The Oscars are voted for by the Academy of Motion Picture Arts and Sciences. As of 2018, the Academy has over 6,600 members. Each member belongs to a particular branch of the Academy, such as the directors branch or the actors branch, and members can only be in one branch at a time. Eligibility is based on the length of career or number of projects, or alternatively, someone can be sponsored to join by two active members of the academy. In an effort to increase diversity among voters, over 700 people were inducted into the Academy last year, but the voting base is still overwhelming white and male. Irish members include Saoirse Ronan, Domhnall Gleeson and Bono.
Who counts the votes?
PwC accountants have the colossal task of counting the nomination ballots, calculating the nominees and counting the winning votes. These accountants spend an estimated 170 hours counting the votes.
How does a film get nominated?
In December, Academy members cast their nomination ballots. Members can only nominate within their own branch, for example, only directors can nominate for the best director category. All branches can nominate candidates for Best Picture.
For a film to be nominated, it must pass a number of requirements, such as being longer than 40 mins, having been screened in LA for at least seven days and being released before the end of year deadline.
Nominees are calculated using the same system of proportional representation that is used in Irish general elections. PwC divide the total number of ballots received for a particular category by the number of possible nominee positions plus one in order to establish the number of votes that a film will need to be officially nominated in that category. Voters list their top five preference and all first preferences are counted, the film with the least first preference votes is eliminated and it’s ballots are recounted and given to their second preference film. This process is continued until enough films get more than the necessary amount of votes to become an official nominee and all the nomination positions are filled.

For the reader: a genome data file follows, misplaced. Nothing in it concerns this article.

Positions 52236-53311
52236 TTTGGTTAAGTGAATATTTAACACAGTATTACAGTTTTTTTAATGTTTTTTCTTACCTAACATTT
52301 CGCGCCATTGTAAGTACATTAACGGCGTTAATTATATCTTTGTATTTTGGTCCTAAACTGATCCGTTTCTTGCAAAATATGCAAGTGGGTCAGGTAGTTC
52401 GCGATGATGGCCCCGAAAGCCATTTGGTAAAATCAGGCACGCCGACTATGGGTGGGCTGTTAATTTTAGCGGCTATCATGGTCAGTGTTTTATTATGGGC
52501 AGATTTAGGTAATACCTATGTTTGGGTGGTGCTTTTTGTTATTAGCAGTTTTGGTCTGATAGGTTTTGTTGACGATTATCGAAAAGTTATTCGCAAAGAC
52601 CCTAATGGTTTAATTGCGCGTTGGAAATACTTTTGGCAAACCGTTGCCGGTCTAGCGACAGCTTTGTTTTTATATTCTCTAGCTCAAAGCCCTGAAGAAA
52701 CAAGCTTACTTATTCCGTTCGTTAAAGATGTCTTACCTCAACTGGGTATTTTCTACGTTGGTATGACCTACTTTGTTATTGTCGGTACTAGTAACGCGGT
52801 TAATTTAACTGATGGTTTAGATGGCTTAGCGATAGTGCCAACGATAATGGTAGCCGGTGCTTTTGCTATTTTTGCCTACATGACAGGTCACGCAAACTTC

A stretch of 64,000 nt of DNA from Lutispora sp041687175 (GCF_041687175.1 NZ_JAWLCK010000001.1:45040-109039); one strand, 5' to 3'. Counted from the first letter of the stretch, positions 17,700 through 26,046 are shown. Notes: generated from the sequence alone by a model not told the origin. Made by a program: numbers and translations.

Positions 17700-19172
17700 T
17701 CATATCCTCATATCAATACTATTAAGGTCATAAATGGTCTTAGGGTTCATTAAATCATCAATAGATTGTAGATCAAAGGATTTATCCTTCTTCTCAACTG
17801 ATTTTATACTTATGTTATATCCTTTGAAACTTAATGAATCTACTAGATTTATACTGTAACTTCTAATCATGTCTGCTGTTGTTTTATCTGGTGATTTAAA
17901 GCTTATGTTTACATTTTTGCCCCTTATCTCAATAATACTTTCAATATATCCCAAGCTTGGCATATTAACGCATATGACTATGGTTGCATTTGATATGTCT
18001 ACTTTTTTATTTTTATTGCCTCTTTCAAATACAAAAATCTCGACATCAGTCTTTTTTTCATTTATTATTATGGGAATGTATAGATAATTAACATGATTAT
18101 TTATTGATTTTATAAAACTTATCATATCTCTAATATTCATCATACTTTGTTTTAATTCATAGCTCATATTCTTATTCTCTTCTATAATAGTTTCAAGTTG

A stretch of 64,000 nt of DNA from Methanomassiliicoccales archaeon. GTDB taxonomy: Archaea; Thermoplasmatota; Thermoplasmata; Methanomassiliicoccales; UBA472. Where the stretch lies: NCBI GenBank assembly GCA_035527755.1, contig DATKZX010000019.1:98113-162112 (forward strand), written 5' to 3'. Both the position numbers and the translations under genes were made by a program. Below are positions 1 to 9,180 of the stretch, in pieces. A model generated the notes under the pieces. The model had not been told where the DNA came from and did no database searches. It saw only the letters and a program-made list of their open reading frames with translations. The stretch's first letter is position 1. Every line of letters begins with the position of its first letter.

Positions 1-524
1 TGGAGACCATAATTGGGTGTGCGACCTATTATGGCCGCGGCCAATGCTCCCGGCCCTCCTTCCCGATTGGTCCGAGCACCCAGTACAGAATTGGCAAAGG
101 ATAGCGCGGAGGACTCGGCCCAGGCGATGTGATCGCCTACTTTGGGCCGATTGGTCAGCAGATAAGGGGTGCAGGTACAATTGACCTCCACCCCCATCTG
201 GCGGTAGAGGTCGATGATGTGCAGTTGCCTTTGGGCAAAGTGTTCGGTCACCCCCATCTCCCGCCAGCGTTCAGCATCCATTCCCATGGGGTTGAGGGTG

How are the winners decided?
In February, the nominees are announced and members cast their final ballots. There is one vote per member per category. Members may vote in all categories, regardless of which branch they belong to, though members are discouraged from voting in categories that they have little knowledge about.
The selection of the Best Picture is different to all other categories. Instead of having one vote per member as with all other categories, to select the Best Picture the voters rank their favourite films by preference, in the same way that they do on the nomination ballots. This method is thought to result in the most widely liked film winning the Oscar. For example, a divisive film like Three Billboards, Outside Ebbing, Missouri might be number one on one members ballot and last place on another members ballot, but if these members both have The Shape of Water around their second or third position, it stands a much better chance of winning.
Muireann O’Shea – Film Editor